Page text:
Beyond the media hype: Where machine learning is relevant for businesses

It’s hard to escape the hype surrounding machine learning in 2018. Everyone is talking about the technology as a conference topic, content of newspaper articles or trend in product development.

Search queries for "Machine Learning" haven risen by 567% from 2013 to 2018
Search queries for “Machine Learning” 2013 – 2018
Source: Google Trends

With the often speculative reporting (robot apocalypse, secret computer languages, artificial brains and ” machine feelings” have all been conjured up this year) and the ever-same examples, it is not always easy to find out what potential machine learning really has for companies and in which areas it pays to use it. Especially for companies whose business model is not originally digital, it is important to soberly evaluate meaningful application areas for the technology and not to rely on blanket promises of progress.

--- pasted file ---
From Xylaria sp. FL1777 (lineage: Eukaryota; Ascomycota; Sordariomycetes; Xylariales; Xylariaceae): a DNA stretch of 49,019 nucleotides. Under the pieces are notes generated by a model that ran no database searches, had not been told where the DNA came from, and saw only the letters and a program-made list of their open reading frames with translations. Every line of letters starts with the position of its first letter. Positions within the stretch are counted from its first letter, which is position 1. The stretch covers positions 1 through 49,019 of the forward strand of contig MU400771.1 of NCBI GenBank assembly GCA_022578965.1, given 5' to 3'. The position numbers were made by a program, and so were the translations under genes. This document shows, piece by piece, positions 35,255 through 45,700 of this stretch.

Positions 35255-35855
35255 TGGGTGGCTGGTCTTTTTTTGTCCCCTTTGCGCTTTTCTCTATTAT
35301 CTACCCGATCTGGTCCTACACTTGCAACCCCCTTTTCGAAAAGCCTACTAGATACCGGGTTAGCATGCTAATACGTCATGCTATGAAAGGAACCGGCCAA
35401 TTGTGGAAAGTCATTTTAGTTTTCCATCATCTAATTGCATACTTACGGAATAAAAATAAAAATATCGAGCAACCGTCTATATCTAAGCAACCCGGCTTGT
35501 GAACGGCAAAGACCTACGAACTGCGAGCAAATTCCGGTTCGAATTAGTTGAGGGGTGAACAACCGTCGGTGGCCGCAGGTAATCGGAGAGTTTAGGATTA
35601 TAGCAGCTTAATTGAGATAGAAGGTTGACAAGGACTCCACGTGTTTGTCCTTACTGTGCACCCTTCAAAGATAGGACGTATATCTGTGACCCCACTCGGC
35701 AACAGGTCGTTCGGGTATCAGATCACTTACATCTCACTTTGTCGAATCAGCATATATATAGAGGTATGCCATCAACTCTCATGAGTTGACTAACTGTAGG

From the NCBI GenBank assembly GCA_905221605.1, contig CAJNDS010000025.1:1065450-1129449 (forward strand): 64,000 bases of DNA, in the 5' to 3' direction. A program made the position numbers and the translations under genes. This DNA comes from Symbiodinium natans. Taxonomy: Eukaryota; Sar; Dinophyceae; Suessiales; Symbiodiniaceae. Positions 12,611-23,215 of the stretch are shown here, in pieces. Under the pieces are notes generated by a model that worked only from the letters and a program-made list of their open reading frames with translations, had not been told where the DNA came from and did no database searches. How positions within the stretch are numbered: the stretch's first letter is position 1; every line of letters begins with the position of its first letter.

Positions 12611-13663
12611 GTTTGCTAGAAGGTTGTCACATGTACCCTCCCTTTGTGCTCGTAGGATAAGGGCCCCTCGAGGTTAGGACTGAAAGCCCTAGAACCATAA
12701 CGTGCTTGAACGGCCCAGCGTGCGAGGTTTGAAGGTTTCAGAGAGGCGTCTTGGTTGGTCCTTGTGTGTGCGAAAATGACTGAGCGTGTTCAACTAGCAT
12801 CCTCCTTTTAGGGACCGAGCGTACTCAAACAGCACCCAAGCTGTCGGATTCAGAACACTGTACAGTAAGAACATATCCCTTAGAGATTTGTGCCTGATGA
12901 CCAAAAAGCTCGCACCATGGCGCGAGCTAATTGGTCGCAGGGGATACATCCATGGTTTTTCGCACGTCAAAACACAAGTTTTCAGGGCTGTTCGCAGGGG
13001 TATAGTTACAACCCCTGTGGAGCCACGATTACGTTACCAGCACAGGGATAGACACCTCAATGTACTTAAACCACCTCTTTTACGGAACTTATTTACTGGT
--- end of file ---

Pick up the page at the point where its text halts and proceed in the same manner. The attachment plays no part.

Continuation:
Significant improvements of business processes possible

The changes that result from the correct use of machine learning in companies are often considerable. Especially in the automation of business processes new dimensions of optimization are reached. Amazon, for example, can offer delivery times of less than one hour for some areas and products through predictive logistics. Google has achieved a cost reduction of 40% by using deep learning in data center cooling. More traditional companies are also taking advantage of the opportunities offered by machine learning to make significant improvements. One prominent example is the Zurich Insurance Group, which has been able to reduce the processing time for relevant claims through machine learning from an average of one hour to five seconds. An apt comparison is therefore that of machine learning with relational databases. Just as in the 1970s database technology became unavoidable for all companies that wanted to keep up with the competition, in a few years there will probably be only a few competitive companies that do not use machine learning methods in any area.